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This is one of those quick fixes that can be done with just cooked rice and an egg. The other ingredients are cupboard ingredients (those that can be stored for a really long time), which is the beauty of this dish really.

If you’ve heard of the nabe (hot pots) that Japanese really love, you’d have also heard of them adding rice into the leftover stock once they’re done cooking the rest of the food. They then turn the rice into porridge, and thus, nothing is wasted.

And it is really delicious! I tried this “zosui” (the Japanese refer to thick rice porridge as zosui/okayu) in Hokkaido after a delicious kani-nabe ( I did NOT just swear at you lol!). Kani means crab, so what we had after the crab hotpot was some delicious stock. The waitress added more stock to it and then added precooked rice and let it simmer for a while before adding egg. It was the best porridge I’ve had!

I try to replicate it here the best I can without such expensive ingredients, crabs don’t come cheap in Singapore. I’ve come pretty close to it I think.20130829-010307.jpg

Ingredients (For 2 pax, or 1 hungry person)

  • 1 cup cooked rice
  • 1 egg, beaten
  • 1/4 cup dashi (this is the second bottle from the left) – you can make it yourself, using konbu, anchovies and soy sauce but I found this more convenient
  • 1 cup water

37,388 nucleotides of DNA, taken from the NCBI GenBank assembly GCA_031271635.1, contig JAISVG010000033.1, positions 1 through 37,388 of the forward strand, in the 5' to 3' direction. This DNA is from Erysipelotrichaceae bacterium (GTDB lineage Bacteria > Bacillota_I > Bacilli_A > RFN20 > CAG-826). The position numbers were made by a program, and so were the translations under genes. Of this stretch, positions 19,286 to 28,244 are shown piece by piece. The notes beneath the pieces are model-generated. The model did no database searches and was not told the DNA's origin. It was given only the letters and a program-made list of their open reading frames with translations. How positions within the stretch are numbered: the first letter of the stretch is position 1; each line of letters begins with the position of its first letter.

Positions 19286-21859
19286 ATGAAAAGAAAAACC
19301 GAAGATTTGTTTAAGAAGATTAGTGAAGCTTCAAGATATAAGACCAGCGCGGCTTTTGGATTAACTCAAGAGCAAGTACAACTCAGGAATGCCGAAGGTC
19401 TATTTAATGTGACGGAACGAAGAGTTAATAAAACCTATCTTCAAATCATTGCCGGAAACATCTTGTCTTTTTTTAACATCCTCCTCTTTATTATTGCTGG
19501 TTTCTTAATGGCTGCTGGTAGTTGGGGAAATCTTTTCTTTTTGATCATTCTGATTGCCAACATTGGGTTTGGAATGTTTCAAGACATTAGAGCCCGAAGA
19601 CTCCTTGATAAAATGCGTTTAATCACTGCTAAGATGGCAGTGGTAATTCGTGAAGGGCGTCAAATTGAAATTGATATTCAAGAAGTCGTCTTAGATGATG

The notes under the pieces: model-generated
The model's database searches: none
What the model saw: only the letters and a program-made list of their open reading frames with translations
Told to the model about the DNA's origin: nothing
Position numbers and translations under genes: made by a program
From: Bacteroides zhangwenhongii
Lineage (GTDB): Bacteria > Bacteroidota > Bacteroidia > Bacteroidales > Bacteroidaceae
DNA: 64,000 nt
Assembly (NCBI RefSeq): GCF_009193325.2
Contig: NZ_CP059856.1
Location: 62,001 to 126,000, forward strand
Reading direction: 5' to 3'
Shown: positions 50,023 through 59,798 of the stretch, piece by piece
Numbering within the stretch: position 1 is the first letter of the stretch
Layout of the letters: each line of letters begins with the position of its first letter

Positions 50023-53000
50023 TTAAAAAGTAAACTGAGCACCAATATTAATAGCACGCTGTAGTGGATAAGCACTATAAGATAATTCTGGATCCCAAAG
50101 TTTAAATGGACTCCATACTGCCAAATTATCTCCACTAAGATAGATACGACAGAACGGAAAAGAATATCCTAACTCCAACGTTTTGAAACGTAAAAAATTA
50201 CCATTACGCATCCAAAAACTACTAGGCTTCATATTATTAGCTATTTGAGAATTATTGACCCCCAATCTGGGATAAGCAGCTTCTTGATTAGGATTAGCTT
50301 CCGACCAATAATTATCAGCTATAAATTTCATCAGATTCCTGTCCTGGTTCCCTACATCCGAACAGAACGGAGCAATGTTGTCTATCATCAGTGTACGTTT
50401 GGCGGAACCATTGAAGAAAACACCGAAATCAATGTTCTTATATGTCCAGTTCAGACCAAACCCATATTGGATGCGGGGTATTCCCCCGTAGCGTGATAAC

• 1 tbsp mirin
  • 1 tbsp sake/cooking wine
  • Handful of chopped spring onions for topping
  • Handful of seaweed (nori) strips for topping

Cooking Instructions

Pour the dashi, water, mirin and wine into a pot and bring to a simmer.


Add the rice and cover the pot with a lid. Simmer on medium high heat until the rice softens. If you prefer really soft rice in the porridge, you could simmer it a little longer, just add some water so it doesnt dry up and stick to the bottom of the pot.


Once you’ve reached your desired consistency, turn off the heat and pour the egg into the centre of the porridge.

Work quickly and use the bottom of a ladle to stir the egg round and round until the egg is completely incorporated into the porridge.20130829-010444.jpg

You want the end result to look creamy. This is the end result of stirring the egg well. If you let the egg cook before you stir it in, it is going to look like an egg drop soup. Not like it tastes bad either, it just will not be as creamy as the picture below.20130829-010505.jpg

So the egg has to be quickly stirred in, in circles starting from the centre of the pot. If you were to stir it any way you wanted, the egg may end up streaky -___-

Then ladle it into a bowl and top with spring onions and seaweed.


So there it is, creamy Japanese porridge (obviously with zero dairy in it).

I love spring onions so I went overboard with it ;p20130829-010547.jpg